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Intelligence and Security Studies


School - School of Arts & Media

Subject area - Politics and History

Start Date(s): September


MA (one year full-time or up to three years part-time)
PgDip (nine months full-time or one year, eight months part-time)

Fees 2018-19:

2019-20 fees will be displayed shortly.

Part-time - £1,260 per 30 credit module

UK - £7,560

International - £13,860

Distance Learning - £1,260 per 30 credit module

In Brief:

  • Ranked as ‘excellent’ by the Centre for Higher Education Development
  • Delivered by experienced staff
  • A pertinent and engaging subject with real-world relevance
  • Part-time study option
  • International students can apply

Course Summary

Intelligence and security issues are at the top of the political agenda following the terrorist attacks of September 11th 2001 and the insurgencies in Iraq and Afghanistan.

And the increased availability of intelligence material means that it is possible to place these issues within their historical context.

This course is the longest-running non-governmental postgraduate course in the UK in the area of contemporary intelligence and security issues.

This programme can also be studied by part-time Distance Learning. MA Intelligence and Security Studies (Distance Learning) is currently only open to serving professionals in the armed forces, policing organisations and other related bodies. For more information please contact the Programme Leader, Dr. Dan Lomas (

94% of our postgraduates go on to employment and/or further study within 6 months of graduating.DLHE 2009 and 2010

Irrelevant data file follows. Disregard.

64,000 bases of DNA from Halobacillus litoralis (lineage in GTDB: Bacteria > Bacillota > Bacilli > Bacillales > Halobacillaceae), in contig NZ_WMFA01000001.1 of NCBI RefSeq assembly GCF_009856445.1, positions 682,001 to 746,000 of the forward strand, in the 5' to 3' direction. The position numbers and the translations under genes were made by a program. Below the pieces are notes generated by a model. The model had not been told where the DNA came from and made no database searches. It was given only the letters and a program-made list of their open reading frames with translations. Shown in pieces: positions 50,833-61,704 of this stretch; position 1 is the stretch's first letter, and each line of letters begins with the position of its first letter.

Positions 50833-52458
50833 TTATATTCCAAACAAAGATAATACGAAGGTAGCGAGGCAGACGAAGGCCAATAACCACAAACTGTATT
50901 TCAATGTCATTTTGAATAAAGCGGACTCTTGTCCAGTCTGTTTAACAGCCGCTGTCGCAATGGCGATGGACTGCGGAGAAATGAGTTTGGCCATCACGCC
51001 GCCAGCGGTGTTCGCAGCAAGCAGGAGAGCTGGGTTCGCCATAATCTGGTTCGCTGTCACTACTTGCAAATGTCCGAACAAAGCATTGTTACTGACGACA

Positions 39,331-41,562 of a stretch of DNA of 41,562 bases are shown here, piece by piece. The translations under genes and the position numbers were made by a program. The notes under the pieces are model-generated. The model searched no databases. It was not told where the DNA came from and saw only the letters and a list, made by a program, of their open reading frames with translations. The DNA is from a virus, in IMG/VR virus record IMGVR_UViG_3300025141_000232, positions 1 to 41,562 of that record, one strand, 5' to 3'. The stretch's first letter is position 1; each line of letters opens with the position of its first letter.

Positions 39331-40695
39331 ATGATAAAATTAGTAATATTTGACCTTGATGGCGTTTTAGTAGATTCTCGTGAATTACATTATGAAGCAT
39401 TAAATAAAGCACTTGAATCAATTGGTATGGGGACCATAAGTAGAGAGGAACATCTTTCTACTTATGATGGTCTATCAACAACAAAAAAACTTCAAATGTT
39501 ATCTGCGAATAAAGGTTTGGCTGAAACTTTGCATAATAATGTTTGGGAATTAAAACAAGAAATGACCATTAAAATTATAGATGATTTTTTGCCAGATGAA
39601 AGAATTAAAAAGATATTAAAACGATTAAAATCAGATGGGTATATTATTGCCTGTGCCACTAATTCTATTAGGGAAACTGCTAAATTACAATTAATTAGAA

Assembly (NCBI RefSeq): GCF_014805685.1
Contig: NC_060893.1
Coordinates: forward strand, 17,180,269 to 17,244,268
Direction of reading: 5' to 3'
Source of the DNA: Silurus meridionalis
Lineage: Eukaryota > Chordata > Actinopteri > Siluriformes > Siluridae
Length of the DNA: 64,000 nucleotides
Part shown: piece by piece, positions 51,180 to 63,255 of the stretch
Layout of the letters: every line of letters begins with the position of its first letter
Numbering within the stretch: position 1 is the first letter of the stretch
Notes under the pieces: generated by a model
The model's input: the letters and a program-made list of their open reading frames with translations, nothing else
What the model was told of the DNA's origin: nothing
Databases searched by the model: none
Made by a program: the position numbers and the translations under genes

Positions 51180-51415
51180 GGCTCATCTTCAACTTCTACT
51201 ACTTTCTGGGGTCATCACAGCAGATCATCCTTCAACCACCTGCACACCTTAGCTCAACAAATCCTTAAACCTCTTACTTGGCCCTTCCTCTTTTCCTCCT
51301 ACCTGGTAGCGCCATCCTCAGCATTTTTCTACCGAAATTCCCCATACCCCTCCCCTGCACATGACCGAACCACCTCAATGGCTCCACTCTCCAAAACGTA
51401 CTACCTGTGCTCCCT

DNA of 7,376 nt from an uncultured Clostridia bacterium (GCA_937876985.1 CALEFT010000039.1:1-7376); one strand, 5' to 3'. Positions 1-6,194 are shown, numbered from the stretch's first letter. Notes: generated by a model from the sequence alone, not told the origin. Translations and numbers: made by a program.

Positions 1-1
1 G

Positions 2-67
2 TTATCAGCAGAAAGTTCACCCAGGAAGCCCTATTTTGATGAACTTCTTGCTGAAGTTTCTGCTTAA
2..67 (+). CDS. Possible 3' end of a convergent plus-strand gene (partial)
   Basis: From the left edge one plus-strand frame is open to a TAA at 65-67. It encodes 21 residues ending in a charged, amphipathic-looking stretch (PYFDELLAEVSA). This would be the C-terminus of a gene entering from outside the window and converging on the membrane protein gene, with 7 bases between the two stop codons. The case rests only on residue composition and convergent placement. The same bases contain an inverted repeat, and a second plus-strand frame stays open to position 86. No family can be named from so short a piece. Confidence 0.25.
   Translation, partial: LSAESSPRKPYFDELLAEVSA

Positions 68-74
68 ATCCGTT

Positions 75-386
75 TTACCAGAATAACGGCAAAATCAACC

The course comprises of one core module and several optional modules. You can exit the course after the second semester with a -Postgraduate Diploma or progress to the Masters by completing the dissertation in semester 3. 

Semester 1

This module introduces you to the theory, practice and history of secret intelligence. The module considers the nature of intelligence studies as a relatively new field of serious intellectual inquiry, and provides a suitable foundation for further study and research in the area.
This module seeks to examine the role and impact of Britain’s civilian intelligence agencies in a range of conflicts from the Edwardian ‘spy scare’ and the formation of the Secret Service Bureau in 1909, to the ongoing global ‘War on Terror’ and counterinsurgency operations in Afghanistan.

Semester 2

Choose two optional modules from:

This module focuses on the specific issues relating to intelligence and internal security, a relatively under researched area that has assumed greater importance in recent years..

Watch our video

Dr Newbery talks about the module 'Security Networks, Intelligence and Internal Security'

Since the late-nineteenth century, Britain has faced a number of threats to internal security. This module uses newly available primary documents to examine the British government’s response to terrorism, espionage and subversion from the formation of Scotland Yard’s Special ‘Irish’ Branch in 1883, set up to combat Fenian terrorism, to the present day counter-terror activities of the British Security Service (MI5) and police. In addition, the module explores how the British state has altered to meet individual threats, with sessions devoted to the Official Secrets Act, vetting and anti-terror legislation, looking at their impact on British political life and culture.
This module offers the chance to develop an understanding of the scope and nature of terrorism as it related to the Middle East. You will develop the ability to differentiate between varying forms of terrorism in relation to the political and societal context from which they originate and the differing domestic, regional and international responses they provoke.